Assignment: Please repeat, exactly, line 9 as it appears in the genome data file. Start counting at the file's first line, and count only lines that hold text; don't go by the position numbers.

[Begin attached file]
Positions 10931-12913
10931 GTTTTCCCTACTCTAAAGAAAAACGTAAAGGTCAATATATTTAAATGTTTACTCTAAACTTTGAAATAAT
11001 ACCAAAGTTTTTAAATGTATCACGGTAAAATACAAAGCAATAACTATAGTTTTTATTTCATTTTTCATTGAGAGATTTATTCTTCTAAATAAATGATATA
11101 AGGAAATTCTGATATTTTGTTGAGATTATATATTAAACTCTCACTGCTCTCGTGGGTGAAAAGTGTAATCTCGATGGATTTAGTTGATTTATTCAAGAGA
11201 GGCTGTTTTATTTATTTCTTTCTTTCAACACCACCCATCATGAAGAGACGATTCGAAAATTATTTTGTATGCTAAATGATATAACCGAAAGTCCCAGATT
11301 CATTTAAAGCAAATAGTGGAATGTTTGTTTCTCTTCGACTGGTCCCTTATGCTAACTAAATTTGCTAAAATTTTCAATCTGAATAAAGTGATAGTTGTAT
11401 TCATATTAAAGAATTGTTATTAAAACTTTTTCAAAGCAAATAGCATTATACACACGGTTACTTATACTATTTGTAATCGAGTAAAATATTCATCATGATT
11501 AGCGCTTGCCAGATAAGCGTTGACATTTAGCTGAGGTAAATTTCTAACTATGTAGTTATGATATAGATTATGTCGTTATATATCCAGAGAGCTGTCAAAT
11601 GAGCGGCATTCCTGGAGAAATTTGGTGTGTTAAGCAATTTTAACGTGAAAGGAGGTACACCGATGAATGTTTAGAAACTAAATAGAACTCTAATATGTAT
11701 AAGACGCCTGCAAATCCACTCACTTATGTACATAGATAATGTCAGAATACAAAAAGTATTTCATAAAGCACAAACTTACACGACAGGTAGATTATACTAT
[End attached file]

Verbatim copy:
11601 GAGCGGCATTCCTGGAGAAATTTGGTGTGTTAAGCAATTTTAACGTGAAAGGAGGTACACCGATGAATGTTTAGAAACTAAATAGAACTCTAATATGTAT